By Morinville News Staff
Morinville – Population in Morinville could be between 13,000 and 15,000 by 2044 if growth projection targets remain on track in the coming years. Tim Vrooman, a planner with Morinville’s Planning and Development Department, made a presentation to Council May 22, providing an overview of the community’s makeup and future in economic development terms.
The planner explained Morinville has seen an annual growth rate of 4.7 per cent over the past five years, numbers that have swelled Morinville’s population to 8,569. Projections for the next 32 years show an annual growth rate ranging from 1.3 per cent to 1.9 per cent, numbers that would see Morinville with a population between 13,375 and 15,623 by 2044.
Vrooman said Morinville is well positioned with infrastructure to handle those numbers and more. The community currently has existing service capacity for water and sewer to accommodate a population of 30,000.
While Morinville has the infrastructure and a 44.5 hectare business / industrial park of 1.5- to 2-acre fully-serviced lots to accommodate more business and small industry, residential growth will continue to be a focus for the near future from an economic development standpoint.
“Residential still continues to be the focus of the community as we strive to be the family choice, Vrooman said, adding increased population is a step necessary to attract business and industry to Morinville.
Morinville is a young community demographically, something in keeping with the community’s Family Choice slogan and something that could be attractive to business and industry looking for a place to set up shop. Vrooman’s presentation showed the median age in Morinville is 33.6 – a figure he said has not fluctuated in recent years. The same demographic statistics indicate 44 per cent of adults have post-secondary education and that the average family income was $79,432. However, only 22 per cent of the population work in Morinville.
But with an increase in population, there is a need for accommodations. Although housing starts spiked along with population growth a few years ago, placing Morinville at the top of communities in the Capital Region, things seem to have levelled off to be comparable to other communities in the region.
“We are on par with housing starts this year to last year,” Vrooman said, noting he anticipates seeing 70 to 80 single-family and 30 to 35 multi-family dwellings by year’s end. “The numbers so far show the residential activity is above 2011 numbers; however previous years were considerably higher.”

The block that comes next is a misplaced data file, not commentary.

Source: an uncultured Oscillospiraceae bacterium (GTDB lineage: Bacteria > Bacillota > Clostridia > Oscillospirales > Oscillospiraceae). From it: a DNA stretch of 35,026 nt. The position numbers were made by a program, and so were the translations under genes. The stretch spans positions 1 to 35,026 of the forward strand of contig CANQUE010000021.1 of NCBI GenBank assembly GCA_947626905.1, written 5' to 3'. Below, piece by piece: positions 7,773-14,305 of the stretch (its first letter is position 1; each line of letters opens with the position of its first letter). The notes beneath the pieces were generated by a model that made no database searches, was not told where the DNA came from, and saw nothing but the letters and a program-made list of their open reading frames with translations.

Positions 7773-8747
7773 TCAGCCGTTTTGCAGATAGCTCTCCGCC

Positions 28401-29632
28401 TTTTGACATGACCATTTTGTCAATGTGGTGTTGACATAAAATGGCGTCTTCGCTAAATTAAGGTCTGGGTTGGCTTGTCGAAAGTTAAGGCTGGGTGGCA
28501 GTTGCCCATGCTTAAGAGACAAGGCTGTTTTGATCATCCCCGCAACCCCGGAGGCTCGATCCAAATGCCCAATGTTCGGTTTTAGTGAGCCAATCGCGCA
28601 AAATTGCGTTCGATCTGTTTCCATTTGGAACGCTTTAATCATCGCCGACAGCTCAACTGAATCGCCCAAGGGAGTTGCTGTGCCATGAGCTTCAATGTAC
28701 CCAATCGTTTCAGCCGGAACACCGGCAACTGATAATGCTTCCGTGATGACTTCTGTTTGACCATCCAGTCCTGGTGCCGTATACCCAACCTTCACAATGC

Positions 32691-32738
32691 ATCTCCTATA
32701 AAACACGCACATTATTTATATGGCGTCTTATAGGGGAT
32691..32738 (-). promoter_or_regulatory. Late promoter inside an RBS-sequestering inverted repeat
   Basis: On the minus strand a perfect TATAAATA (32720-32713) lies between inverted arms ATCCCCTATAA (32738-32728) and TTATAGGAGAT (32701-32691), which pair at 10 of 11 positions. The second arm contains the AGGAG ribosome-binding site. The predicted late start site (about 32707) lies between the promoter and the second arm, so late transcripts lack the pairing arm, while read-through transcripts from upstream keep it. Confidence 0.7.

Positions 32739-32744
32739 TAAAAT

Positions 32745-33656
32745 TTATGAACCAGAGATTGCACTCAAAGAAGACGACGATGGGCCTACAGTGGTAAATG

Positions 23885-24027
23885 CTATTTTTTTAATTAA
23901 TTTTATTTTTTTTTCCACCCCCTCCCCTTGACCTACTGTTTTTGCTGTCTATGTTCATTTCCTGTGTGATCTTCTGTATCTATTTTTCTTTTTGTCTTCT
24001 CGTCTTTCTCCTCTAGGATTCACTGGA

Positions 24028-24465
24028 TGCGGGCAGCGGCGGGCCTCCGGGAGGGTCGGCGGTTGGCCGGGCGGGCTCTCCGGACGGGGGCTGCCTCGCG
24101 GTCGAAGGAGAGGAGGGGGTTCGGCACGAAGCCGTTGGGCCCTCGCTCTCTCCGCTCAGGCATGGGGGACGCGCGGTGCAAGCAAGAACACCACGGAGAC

Non-residential units are anticipated to come in between $4 and $6 million by the end of 2012.
Given that 78% of the Morinville population works outside the town, champion is no longer the big employer that the town needs to depend on to survive. In fact if we are targeting increased residential growth and supporting businesses, this town doesn’t need nor want a business such as champion going forwards.
Town council should pull their heads out of the sand and start supporting the residents. All campaigned on platforms of positive growth, and yet when asked to support growth that is clearly reflected in residential numbers they all turn and hide.
Remember that as residents we have the duty to ask our council to act like adults instead of the high school club with old town Morinville views that they have had to date.
Remember, lets all make a point. Spend the two minutes each time you smell the plant stink and submit the online complaint form. Its the number one, most important thing we as residents can do if we want continued future growth and new businesses in the area.
Sorry Matt, I think it’s you that should be pulling your head out of the sand! No town, of any size, that is expanding can survive on residential taxes alone! We need business’s big and small. We should be striving to have 50% or more of the population of Morinville working in Morinville! That would mean much more of our tax base would be supported by business rather than residential! I live in the south east corner of Morinville by the railroad tracks and I cannot honestly say that the smell from Champion is a problem! Granted, at times it is very strong if the wind is from the south but at other times I get a smell of sewage from the lift station at the east end of town if the wind is from the north. Not a big deal. Using the online complaint form every time you smell something will prove nothing. And please don’t speak for the town! Your views are one person. If you are so passionate about the smells in Morinville, run for Mayor or Council. You also have the option of moving. Just bear in mind that the grass is not always greener someplace else.